On November 10, 2020, senior officials from India and China met for the eighth time to discuss the disengagement of military deployments from certain parts of the Line of Actual Control (LAC). The LAC is a 3,488-kilometer (2,167-mile) notional line that separates Indian- and Chinese-held territories. In the summer of 2020, China’s People’s Liberation Army (PLA) crossed several points on the LAC. It led to the beginning of a major standoff, and fatalities on both sides—the first since 1967.
As of December 1, the ground positions had not changed much since the standoff began in May—apart from a surprise move in August by the Indian Special Frontier Force to capture a set of strategically important heights along the LAC. This was in reaction to the PLA’s intrusion in the same area.
Today, the key questions have to do with competing visions for disengagement and what exactly a status quo ante means to both sides. For India, it appears that a full disengagement would mean returning to the positions held by both the militaries in March 2020, before the PLA downright broke with the terms and spirit of a prior set of hard-fought agreements between India and China that were designed to maintain “peace and tranquility” on the LAC.
What disengagement means for the PLA is less clear. Either way, the negotiations are likely to continue for at least a few months more. The deployments, with heavy armaments on both sides, will likely continue despite the thick snowfall, freezing temperatures, and the unimaginably harsh winter conditions.
Economic Relations Are On Thin Ice
To an extent, China’s inability to come to terms with a method for disengagement that is mutually acceptable is shaped by its leadership’s failure to appreciate the winds of change within India. In the minds of Chinese interlocutors, the troubles on the border are separate from China’s larger economic and strategic relationship with India. They simply cannot understand why the two should be connected. But they are.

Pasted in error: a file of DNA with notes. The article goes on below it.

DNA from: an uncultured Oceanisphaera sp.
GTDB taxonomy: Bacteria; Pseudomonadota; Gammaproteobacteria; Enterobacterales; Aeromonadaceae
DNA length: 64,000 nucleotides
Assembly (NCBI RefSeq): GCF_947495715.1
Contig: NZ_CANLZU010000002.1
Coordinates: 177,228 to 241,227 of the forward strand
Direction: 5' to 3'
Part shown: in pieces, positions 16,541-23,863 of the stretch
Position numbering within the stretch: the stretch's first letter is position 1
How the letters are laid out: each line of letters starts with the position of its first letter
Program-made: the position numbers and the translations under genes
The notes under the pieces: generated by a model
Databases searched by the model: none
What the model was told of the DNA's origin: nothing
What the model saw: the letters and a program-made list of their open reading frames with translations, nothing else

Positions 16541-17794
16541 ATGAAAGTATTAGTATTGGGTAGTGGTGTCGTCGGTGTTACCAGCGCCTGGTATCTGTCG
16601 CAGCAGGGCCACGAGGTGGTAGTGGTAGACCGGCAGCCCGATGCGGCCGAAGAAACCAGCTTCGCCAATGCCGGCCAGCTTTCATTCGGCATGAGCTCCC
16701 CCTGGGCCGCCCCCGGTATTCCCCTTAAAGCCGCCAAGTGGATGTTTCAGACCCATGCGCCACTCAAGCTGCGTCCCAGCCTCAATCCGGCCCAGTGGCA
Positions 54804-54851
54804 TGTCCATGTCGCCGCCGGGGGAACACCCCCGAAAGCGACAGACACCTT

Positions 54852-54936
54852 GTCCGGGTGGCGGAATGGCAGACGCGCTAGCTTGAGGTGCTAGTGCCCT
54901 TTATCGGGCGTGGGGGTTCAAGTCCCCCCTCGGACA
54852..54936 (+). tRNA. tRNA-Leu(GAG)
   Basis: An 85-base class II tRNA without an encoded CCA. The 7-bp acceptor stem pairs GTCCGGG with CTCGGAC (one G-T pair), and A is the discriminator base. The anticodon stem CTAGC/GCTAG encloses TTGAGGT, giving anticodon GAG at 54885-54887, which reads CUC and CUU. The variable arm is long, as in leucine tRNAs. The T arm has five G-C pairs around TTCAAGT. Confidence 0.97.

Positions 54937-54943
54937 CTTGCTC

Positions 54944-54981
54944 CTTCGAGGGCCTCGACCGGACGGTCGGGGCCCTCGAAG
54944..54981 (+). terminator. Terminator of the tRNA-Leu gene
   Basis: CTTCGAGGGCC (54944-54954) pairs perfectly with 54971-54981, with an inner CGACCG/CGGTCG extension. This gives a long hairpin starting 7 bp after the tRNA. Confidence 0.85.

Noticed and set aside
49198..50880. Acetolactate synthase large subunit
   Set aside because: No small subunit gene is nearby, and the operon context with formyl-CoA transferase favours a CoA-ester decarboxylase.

For Indian diplomats, officials, trade negotiators, and, gradually, venture capitalists and start-up CEOs, the relationship with China has fundamentally changed. Aggression on the border directly connects to the way India will trade and do business with China. It shapes India’s strategic choices. So for China, trying to delink military aggression from strategic ties is both foolhardy and ineffectual.
Three points merit attention.
First, there is a concerted, organized, and much-needed effort in India to lower its economic dependence on China. This effort predates the June standoff. The rationale is simple: for far too long, Chinese investments in Indian infrastructure, mobile manufacturing, pharmaceuticals, and India’s vivacious start-up ecosystem continued with little or no reciprocity to market access within China. The trade imbalance that was more clearly visible in 2010 kept widening in favor of China. In 2014, Chinese officials introduced working mechanisms to correct the deficit, but this was nothing more than lip service. China’s unregulated access to the Indian market needed to stop.